TUESDAY, Dec. 2 (HealthDay News) -- Infants whose mothers take folic acid (folate) during early pregnancy may have an increased risk for respiratory illness, according to a Norwegian study.
Folate is recommended to reduce the risk of birth defects, and many countries fortify their flour with folic acid.
The researchers examined data on more than 32,000 children born between 2000 and 2005 who were part of the Norwegian Mother and Child Cohort Study. The mothers had been surveyed about their dietary habits and intake of supplements (including folate) at several points before and after the birth of their children.
After they adjusted for other factors, the researchers found that infants whose mothers took folate supplements in the first three months of pregnancy were slightly more likely than other infants to have wheezing and/or respiratory infections up to the age of 18 months. These children were also 24 percent more likely to be admitted to hospital for treatment of their respiratory infection.
The study appears in the current issue of the Archives of Disease in Childhood.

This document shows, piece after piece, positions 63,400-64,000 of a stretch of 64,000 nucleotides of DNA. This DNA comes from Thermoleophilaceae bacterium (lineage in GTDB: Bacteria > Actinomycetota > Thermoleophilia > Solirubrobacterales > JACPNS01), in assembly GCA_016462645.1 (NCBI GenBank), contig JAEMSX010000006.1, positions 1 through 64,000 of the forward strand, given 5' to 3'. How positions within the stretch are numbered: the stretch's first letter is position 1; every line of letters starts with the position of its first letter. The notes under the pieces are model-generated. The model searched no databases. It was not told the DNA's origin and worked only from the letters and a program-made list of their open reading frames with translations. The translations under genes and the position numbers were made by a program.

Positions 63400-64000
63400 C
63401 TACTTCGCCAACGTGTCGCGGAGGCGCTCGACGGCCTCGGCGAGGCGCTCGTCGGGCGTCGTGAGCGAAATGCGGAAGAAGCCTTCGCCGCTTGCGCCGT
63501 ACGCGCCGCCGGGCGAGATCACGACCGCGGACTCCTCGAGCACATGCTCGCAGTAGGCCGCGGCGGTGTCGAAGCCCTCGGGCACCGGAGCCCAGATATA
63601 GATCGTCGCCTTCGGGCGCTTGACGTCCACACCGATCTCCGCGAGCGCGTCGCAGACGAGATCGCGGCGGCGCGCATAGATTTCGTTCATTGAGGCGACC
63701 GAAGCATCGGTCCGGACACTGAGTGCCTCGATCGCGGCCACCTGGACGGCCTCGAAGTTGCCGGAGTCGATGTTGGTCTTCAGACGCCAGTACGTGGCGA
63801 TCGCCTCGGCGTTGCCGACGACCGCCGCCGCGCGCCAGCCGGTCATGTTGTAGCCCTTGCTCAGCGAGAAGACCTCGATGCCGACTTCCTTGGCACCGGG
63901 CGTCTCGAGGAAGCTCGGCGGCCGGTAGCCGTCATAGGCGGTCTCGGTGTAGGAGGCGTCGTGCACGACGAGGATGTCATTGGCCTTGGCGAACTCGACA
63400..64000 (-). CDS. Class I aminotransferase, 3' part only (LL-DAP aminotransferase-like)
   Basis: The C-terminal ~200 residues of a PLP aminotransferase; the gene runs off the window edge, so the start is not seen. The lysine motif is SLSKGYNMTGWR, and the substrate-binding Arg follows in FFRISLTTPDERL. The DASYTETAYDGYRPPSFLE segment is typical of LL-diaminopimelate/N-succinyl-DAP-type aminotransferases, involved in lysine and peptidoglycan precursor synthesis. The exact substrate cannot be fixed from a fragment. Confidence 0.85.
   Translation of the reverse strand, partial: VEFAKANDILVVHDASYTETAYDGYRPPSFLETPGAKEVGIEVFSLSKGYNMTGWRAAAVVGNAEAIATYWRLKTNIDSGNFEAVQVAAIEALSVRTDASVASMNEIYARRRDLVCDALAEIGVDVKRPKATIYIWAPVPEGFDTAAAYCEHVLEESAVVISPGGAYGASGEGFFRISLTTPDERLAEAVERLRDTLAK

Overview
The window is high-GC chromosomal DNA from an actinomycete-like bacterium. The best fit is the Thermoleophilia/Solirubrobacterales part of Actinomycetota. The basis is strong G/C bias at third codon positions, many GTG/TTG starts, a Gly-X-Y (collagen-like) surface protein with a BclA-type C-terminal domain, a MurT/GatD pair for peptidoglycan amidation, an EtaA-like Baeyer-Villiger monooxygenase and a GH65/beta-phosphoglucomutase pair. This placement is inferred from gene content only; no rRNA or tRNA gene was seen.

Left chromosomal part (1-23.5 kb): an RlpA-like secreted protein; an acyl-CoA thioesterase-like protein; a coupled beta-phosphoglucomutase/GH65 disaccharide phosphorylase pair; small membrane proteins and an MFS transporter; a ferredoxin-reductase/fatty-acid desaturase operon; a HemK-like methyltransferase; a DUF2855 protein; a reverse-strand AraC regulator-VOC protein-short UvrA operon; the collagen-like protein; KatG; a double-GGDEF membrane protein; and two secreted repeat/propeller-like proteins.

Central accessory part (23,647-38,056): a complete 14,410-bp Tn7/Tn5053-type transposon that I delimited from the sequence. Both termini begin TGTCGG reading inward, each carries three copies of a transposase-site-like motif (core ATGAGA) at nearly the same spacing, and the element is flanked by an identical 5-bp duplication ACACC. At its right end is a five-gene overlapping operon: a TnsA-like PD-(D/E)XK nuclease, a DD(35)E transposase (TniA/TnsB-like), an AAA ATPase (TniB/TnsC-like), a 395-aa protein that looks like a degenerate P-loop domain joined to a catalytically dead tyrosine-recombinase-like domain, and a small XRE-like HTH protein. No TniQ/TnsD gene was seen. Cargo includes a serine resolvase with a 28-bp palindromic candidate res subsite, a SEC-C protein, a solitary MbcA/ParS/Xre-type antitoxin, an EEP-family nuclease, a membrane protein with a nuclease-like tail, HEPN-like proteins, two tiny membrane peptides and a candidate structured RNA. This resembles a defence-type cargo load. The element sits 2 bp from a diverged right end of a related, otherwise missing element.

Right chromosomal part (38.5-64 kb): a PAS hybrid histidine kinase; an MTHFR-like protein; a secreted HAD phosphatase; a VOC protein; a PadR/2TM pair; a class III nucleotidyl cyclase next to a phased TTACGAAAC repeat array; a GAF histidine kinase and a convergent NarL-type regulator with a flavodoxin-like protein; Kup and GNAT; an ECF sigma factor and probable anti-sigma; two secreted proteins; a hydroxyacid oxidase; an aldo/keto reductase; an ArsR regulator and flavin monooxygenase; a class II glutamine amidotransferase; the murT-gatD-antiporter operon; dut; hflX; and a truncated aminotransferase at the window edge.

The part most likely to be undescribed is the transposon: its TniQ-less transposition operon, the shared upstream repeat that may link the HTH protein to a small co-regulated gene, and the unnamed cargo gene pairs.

The researchers noted that folate and other vitamins affect a biochemical process called methylation, which in turn alters genetic activity. There's been no comprehensive research into the impact of methylation on the immune system and respiratory diseases. However, recent evidence suggests that methylation may play an important role in the development of certain immune T-cells and could influence the development of airway inflammation in early childhood, the Norwegian team suggested.
Studies in mice have shown that high levels of folic acid and other similar substances in early pregnancy increase the risk of allergic asthma in offspring.
The U.S. National Women's Health Information Center has more about folic acid.
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